Last Updated: Friday - 09/24/2010
Week ofOctober 10, 2005
Cathedral honours ancient roots
A woman's wooden image inscribed 'To the Virgin who is to bring forth' was found 100 BC
Our Lady of Chartres – October 17
By TED FITZGERALD
Special to the WCR
A popular tour guidebook recommends that if a traveller is able to visit only one of France's churches, it should be the great Cathedral of Notre-Dame-de-Chartres.
This traditional pilgrimage destination is difficult to avoid where the structure appears to float in majestic isolation above the rich Beauce plains southwest of Paris.
The brilliance of the structure hides a long and complex religious history, going back, according to some, for more than 2,000 years.
The Blessed Virgin Mary is venerated under a number of appellations in her cathedral, formally dedicated in 1260 to Our Lady of the Assumption.
A 1,000-year-old crypt
Pilgrims fortunate enough to attend Mass beneath the church in the cathedral crypt are in the oldest part of the building. A sacred place, almost lacking decoration, the 1,000-year-old windowless stone walls seem to exude an aura of timelessness.
Alone above the small altar is the seated figurine of Notre Dame de Sous-Terre cradling the Christ child. The original statue, carved from pear wood, probably originated in the sixth century, but was destroyed in 1793 and replaced by today's replica.
The crypt, constructed in 1020 by Bishop St. Fulbert has traditionally been the centre or beginning of pilgrimages to this great Marian shrine.
Behind the figure of Our Lady of the Underground is the older, legendary saints-fortes (strong saints) well, originally used to provide water at times when the town was besieged.
Martyrs are said to have been thrown to their deaths here and drinking the well water was believed to be beneficial. Each Oct. 31 is remembered here as the anniversary of an event when a choir boy was miraculously saved by the intercession of Mary after falling into the well.
Even before the appearance of Our Lady of the Crypt, legend has it that some 100 years BC, in Roman-occupied Beauce, a carved wooden image of a woman was found bearing the inscription "To the Virgin who is to bring forth."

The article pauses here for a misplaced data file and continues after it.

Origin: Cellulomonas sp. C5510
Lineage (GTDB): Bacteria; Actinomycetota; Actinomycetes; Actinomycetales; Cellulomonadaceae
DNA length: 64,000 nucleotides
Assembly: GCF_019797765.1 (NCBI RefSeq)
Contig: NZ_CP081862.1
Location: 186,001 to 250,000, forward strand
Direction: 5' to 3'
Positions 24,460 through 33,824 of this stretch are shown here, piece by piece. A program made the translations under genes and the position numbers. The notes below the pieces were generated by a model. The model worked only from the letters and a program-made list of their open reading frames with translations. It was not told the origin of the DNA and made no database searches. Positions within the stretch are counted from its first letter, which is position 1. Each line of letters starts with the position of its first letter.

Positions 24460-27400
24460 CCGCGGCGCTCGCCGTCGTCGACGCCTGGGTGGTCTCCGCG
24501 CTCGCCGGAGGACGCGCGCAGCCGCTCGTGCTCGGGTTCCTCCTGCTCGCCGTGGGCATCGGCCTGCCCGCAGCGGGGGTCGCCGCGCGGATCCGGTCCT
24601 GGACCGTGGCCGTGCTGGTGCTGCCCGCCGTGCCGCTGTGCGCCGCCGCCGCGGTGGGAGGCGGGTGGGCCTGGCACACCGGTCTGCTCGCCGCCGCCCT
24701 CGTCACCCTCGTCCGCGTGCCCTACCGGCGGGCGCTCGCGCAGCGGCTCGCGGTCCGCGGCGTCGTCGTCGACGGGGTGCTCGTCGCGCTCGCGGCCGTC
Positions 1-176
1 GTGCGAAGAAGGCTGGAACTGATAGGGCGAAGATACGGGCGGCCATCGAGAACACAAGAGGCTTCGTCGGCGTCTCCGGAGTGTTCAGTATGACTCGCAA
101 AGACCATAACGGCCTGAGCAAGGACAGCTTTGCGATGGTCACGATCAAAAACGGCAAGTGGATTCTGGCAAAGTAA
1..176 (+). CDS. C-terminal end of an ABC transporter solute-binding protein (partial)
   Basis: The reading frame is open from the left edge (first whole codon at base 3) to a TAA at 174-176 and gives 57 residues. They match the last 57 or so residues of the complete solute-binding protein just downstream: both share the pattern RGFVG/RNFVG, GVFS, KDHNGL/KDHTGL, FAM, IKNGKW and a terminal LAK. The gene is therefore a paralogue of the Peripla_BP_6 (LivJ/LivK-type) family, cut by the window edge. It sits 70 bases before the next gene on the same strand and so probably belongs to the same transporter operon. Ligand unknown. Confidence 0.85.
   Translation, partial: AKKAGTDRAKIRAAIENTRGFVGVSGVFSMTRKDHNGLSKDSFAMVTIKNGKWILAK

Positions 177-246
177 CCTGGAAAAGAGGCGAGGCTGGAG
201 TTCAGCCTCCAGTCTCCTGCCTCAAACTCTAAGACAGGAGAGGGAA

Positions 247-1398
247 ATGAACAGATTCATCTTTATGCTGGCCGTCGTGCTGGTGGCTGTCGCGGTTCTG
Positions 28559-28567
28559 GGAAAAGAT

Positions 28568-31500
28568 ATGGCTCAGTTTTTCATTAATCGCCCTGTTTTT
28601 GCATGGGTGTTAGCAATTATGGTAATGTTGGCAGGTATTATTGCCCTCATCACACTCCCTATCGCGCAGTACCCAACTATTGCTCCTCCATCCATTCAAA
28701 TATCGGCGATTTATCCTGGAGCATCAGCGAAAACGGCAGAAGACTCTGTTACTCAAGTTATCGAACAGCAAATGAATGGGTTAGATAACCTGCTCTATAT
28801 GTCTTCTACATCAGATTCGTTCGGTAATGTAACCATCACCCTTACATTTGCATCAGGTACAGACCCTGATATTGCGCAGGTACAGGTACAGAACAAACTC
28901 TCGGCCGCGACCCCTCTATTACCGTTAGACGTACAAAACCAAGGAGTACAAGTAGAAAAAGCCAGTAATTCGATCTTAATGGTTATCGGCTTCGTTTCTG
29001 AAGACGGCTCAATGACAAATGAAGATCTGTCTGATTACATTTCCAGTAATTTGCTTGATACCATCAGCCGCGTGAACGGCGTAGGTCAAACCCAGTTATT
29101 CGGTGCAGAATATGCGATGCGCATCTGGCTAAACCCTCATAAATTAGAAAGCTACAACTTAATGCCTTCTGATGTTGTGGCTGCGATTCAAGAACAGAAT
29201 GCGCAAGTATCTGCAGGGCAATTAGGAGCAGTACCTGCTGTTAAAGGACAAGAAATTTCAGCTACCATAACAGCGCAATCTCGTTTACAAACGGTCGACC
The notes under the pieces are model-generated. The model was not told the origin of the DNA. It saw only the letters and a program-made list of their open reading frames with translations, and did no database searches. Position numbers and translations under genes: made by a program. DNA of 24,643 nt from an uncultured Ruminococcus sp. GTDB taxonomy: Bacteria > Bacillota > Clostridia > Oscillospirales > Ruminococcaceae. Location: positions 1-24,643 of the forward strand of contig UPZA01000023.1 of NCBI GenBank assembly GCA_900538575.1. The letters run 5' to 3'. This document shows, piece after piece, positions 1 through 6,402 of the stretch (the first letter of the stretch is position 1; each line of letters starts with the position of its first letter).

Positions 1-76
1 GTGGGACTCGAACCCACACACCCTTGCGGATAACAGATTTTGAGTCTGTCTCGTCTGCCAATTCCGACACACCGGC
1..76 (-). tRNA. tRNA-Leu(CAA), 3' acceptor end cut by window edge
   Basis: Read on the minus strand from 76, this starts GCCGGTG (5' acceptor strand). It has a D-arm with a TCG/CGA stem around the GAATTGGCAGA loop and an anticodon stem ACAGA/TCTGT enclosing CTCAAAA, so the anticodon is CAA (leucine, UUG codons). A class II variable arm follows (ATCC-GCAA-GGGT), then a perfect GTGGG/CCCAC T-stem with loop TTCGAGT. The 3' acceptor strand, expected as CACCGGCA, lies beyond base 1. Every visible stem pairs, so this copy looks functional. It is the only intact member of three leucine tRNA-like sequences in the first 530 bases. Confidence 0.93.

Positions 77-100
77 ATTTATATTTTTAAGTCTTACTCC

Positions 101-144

This became the focus of a pagan sanctuary on this site and the discovery is interpreted as anticipating the birth of Christ.
Our Lady's shawl
Each year on Aug. 6, the miraculous survival from a fire of Our Lady's shawl is commemorated at Chartres. This was a gift from King Charles the Bald to the church in 876.
The Holy Virgin's veil caused Chartres to become an objective of pilgrimage for all of Europe. Today, the relic occupies a place of honour in St. Piat's Chapel, an addition to the cathedral in 1326.
Possibly the most sought-after image for pilgrims to the cathedral is Notre Dame de la Belle-Verriere (Our Lady of the Beautiful Window), an attractive 12th century stained glass image. It's positioned at the southeast corner of the cathedral crossing and makes use of unusual blue tones to portray Mary with the Christ Child.
The wooden Vierge du Pilier is situated opposite the Blue Virgin at the crossing. Since 1510, this statue has been the object of veneration and is honoured each year with a procession.
Pilgrims and others can't possibly absorb all of Chartre's treasures in one visit and even directed tours can only visit parts of the church.
There's an overall sense that this is a shrine devoted almost exclusively to the Blessed Virgin Mary.
Unusual for medieval cathedrals, no tombs are permitted here lest they detract from the homage due Mary, and it's said that no fewer than 175 images of the Virgin exist in her church.
All aspects of her life are illustrated, from her birth to her Assumption into heaven.
It's a sanctuary worthy of the Mother of God.